SL visit could prove crucial to hosting Asia Cup, World T20
Sri Lanka's tour of Bangladesh could be crucial to the host's prospects of holding the Asia Cup and the ICC World Twenty20. Sri Lanka are scheduled to arrive on January 24 for a month-long tour, which is the first of three major international cricket events in Bangladesh, stacked one after another.
Four days after the Sri Lanka tour, the Asia Cup is scheduled to begin on February 24. The Asian Cricket Council, the tournament's organiser, has already worked out a Plan B in case the political violence in the country doesn't abate in time for the tournament, with its single-venue prerequisite making it fairly simple to find alternative host countries.
The ACC's CEO, Syed Ashraful Huq, however, believes that a green signal from Sri Lanka Cricket will ease the pressure on Bangladesh hosting the regional one-day tournament. But he warned that the other two events in Bangladesh are not bilateral series and the consent of one cricket board wouldn't do.
He said that the four-nation tournament will not be postponed in any case, and has to be held between February 24 and March 7 because of a packed international calendar.
"The Sri Lanka tour will be crucial," Huq told ESPNcricinfo. "It will be a big boost to the situation here if they complete the tour. But one must remember that the subsequent events are multi-team events. At the moment, the participating nations are at a monitoring stage. They will depend on agencies in their individual countries, like the home or foreign office.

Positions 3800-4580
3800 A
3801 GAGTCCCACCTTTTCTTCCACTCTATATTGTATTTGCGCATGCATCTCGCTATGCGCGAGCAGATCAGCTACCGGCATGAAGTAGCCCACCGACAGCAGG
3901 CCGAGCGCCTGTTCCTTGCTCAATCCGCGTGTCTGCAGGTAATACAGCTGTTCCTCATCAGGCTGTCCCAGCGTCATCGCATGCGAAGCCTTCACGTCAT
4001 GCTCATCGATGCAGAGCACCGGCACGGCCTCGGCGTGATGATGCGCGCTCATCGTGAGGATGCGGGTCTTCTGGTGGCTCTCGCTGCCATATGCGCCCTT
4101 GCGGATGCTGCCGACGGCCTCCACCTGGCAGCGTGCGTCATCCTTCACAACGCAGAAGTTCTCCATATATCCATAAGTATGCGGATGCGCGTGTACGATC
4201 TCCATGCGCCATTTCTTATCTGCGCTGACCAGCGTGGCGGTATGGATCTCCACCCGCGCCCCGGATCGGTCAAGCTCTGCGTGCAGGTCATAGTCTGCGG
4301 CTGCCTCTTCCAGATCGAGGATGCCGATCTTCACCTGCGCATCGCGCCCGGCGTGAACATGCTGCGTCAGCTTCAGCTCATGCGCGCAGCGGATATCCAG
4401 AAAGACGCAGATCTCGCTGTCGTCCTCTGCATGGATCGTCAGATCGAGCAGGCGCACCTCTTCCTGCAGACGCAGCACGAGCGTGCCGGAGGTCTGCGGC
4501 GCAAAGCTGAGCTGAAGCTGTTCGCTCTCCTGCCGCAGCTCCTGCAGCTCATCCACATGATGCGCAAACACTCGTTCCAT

"Participation will depend on each board, whether they are comfortable with the security situation. They will consult their respective home or foreign offices to determine whether the security situation is congenial or not. As the host, the Bangladesh government and the BCB will have to give guarantees. The ACC will rely on the hosts' security agencies and those of the participating nations."
Bangladesh got the right to host the 2014 Asia Cup after India declined to do so, and with Pakistan not having hosted international cricket events for nearly five years, the obvious choices for alternate venues are Sri Lanka and the UAE.
Huq confirmed that till this point, none of the participating nations have threatened a pull-out. "The Asia Cup has to be held during that time slot," he said. "There is no scope for us to postpone the tournament. The ACC will discuss an alternate venue if the situation doesn't improve in Bangladesh, but this is the case with every international tournament. As organisers, we have to be prepared for any eventuality.
"Any one of the countries can be an alternate venue. Last time we held the tournament at the Shere Bangla National Stadium, so usually we hold the Asia Cup in one or two venues. The ACC's executive body will decide on the change of venue. What I can tell you is that nobody wants the tournament to get out of Bangladesh. None of the teams have told me yet that they don't want to go to Bangladesh."
The BCB has sought help from the two major political leaders of the country - Prime Minister Sheikh Hasina and leader of the opposition Khaleda Zia - to assure the rest of the world that cricket is safe and secure in Bangladesh.
Huq said that he faced a similar situation as a BCB official in 1988, and had in fact visited the same leaders, who were supportive at the time. He believes the same will happen this time, and it will help allay the concerns.
"The guarantees from the political leaders will certainly help us," Huq said. "When Bangladesh hosted the 1988 Asia Cup, there was unrest in the country, against the then president [Hussain Mohammad] Ershad.
"I, alongside BCB general secretary Tanvir Mazhar Tanna, went to Khaleda Zia and Sheikh Hasina, who told us that the tournament can be held peacefully without any disruption. I am sure, for the sake of the country, the same would happen this time."
Mohammad Isam is ESPNcricinfo's Bangladesh correspondent. He tweets here